Chelsea Schneider, Innovations Content Manager, Aim
Kokomo organizations focused on substance abuse prevention recently received grants to boost their efforts.
The Mayor’s Community-Based Council on Substance Abuse Prevention divvied out $36,000 in grants to local organizations. The funding is aimed at fighting the opioid crisis and substance abuse.
“Indiana’s opioid epidemic and other substance abuse disorders are devastating to families and our city,” Kokomo Mayor Greg Goodnight said. “I’m proud of the council’s recognition of this crucial need as we provide these non-profit partners with the financial resources to effectively address and treat people and families.”
Grants were given to a before- and after-school enrichment program at the YMCA, the Howard County’s Family Recovery Court, among other organizations.
“The council is pleased to fund our local partners that are providing direct intervention, prevention and treatment through long-term recovery services,” said Rob Pruett, director of the council. “These organizations are led by outstanding individuals dedicated to being a part of Kokomo’s substance abuse treatment network.”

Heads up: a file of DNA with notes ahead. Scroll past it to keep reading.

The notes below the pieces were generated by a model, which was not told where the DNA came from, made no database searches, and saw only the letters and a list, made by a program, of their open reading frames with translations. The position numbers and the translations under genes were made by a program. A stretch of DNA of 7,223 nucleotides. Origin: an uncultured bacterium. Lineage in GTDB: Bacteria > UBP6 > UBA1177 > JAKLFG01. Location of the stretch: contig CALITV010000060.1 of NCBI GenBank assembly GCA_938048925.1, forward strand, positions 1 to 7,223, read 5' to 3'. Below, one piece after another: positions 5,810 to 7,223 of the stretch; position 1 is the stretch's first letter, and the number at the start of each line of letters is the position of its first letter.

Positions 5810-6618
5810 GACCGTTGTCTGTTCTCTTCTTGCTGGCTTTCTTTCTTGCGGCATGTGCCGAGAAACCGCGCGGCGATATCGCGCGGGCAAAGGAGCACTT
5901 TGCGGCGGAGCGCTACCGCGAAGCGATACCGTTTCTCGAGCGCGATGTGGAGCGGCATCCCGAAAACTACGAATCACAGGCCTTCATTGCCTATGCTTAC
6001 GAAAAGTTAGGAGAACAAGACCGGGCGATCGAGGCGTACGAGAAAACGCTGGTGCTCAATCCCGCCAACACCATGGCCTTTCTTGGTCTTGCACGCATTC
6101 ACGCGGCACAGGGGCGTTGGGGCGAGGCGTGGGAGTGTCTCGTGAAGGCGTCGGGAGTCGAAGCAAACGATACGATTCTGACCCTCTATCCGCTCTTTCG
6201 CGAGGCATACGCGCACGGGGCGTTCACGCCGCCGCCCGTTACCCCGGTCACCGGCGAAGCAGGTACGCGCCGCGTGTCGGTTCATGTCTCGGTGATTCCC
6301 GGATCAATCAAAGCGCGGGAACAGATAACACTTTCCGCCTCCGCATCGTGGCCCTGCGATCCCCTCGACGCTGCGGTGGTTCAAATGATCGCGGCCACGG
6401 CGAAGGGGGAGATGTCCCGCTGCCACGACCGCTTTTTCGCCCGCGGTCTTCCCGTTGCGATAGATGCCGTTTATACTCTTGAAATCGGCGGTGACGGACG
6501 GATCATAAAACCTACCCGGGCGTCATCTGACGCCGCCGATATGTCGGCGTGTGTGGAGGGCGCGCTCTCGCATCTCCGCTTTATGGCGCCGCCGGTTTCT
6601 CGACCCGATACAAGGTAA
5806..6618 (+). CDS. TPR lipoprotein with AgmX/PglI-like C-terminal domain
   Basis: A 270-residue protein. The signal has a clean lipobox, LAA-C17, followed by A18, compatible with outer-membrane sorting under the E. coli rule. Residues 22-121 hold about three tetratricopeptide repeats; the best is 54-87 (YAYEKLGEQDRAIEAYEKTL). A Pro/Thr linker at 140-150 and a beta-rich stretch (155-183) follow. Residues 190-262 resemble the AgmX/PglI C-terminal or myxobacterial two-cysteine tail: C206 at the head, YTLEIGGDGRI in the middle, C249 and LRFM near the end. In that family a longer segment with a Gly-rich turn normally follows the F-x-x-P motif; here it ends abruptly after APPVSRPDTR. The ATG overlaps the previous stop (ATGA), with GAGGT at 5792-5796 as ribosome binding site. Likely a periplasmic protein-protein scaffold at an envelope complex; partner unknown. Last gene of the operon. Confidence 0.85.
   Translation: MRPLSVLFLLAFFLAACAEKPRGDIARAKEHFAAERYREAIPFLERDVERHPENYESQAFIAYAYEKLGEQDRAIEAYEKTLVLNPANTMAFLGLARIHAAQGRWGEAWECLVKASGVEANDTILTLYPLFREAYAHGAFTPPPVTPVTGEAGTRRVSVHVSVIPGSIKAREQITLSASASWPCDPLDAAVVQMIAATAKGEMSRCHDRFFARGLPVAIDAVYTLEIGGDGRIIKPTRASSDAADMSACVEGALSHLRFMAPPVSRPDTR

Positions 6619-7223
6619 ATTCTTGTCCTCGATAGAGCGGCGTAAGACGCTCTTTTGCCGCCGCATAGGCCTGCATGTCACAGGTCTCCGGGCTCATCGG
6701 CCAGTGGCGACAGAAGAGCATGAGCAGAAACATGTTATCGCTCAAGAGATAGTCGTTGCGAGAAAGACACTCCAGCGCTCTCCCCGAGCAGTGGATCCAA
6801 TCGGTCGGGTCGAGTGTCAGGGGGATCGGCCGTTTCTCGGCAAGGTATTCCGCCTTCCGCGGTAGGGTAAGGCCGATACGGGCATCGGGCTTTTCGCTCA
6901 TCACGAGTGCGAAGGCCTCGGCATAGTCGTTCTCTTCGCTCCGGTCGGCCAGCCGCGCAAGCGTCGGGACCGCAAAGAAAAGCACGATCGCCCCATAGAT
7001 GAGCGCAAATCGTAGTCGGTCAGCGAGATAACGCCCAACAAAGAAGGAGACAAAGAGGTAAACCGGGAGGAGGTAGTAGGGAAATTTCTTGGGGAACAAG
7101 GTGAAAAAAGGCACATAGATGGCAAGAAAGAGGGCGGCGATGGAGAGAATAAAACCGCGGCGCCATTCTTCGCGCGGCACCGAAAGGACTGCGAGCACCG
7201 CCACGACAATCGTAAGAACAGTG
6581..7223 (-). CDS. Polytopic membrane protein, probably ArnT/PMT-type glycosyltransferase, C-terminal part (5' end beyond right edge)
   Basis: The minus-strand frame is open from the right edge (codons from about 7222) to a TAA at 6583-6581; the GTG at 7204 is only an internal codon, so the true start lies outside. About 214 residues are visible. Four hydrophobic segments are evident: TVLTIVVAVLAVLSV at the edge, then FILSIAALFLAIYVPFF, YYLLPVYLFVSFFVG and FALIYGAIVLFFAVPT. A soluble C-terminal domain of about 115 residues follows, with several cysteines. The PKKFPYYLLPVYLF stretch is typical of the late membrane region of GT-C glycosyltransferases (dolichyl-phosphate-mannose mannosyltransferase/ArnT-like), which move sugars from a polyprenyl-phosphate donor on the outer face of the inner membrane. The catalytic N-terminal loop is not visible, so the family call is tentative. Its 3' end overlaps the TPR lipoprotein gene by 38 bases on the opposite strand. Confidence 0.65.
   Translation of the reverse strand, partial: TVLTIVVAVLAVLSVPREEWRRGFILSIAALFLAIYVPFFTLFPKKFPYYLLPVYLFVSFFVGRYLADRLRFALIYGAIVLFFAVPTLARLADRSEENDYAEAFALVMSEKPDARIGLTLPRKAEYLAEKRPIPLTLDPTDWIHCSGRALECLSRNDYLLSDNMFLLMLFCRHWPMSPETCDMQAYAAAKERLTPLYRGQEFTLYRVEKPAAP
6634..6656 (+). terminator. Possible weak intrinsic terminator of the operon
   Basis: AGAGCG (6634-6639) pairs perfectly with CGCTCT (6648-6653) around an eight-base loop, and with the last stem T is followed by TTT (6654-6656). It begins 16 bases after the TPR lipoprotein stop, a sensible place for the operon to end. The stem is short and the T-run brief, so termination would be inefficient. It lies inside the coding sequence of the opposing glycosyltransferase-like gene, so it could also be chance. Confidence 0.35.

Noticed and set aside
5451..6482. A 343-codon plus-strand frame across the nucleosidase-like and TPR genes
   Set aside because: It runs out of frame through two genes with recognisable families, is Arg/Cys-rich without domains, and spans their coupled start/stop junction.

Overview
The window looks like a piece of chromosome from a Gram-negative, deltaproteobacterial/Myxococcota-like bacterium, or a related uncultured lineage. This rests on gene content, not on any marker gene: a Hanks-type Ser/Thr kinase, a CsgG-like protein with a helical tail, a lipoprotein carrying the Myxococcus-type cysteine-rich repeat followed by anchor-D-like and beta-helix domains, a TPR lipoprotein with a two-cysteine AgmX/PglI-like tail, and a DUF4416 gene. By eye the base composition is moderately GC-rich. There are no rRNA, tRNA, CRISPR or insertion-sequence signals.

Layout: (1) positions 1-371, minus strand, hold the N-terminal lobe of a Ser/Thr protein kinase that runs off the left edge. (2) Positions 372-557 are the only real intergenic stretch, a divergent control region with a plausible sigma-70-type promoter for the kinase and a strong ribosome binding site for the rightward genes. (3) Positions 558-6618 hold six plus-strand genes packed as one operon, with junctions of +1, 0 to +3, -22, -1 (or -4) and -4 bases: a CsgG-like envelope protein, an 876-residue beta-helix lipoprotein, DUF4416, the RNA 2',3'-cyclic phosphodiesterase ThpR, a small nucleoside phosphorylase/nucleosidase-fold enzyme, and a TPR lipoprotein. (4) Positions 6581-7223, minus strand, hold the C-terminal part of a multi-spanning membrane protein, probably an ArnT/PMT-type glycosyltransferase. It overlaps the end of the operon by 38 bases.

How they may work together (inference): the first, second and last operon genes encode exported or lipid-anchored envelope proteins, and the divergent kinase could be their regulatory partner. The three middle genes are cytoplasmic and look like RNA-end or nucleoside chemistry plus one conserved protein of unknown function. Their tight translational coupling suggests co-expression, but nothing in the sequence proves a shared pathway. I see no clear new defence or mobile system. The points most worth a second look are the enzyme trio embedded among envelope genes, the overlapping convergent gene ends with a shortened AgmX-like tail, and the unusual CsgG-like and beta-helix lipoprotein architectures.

The group is the local coordinating council for the Governor’s Commission for a Drug Free Indiana, which was established under former Gov. Evan Bayh. All 92 counties have a council, whose work is funded by court fees. In turn, those fees are used to offer grants in areas of education, treatment and prevention, and criminal justice, Pruett said. Kokomo’s funds have gone toward a variety of programs, including many directed toward substance abuse prevention among youth. This spring, a school will use grant funding to simulate a mock car crash as a visual reminder of issues surrounding substance abuse.
Kokomo’s council is just one of many programs spearheaded by local leaders to prevent substance abuse. Recently, Winchester opened a residential treatment program to help mothers recover from drug addiction. In one of the facility’s most important features: A mother’s children can stay with her as she seeks treatment – a proven strategy to boost the chances of her long-term recovery. Thanks to a new state pilot, the facility also will treat expectant mothers in hopes of preventing babies from being born addicted to drugs.
Winchester is partnering with the Volunteers of America to operate the facility, which state leaders see as a model for other cities and towns to implement. The therapy and addiction treatment organization runs a similar program in Indianapolis at The Fresh Start Recovery Center. The program is centered on providing intensive residential addiction treatment to mothers, while creating opportunities for them to bond with their children.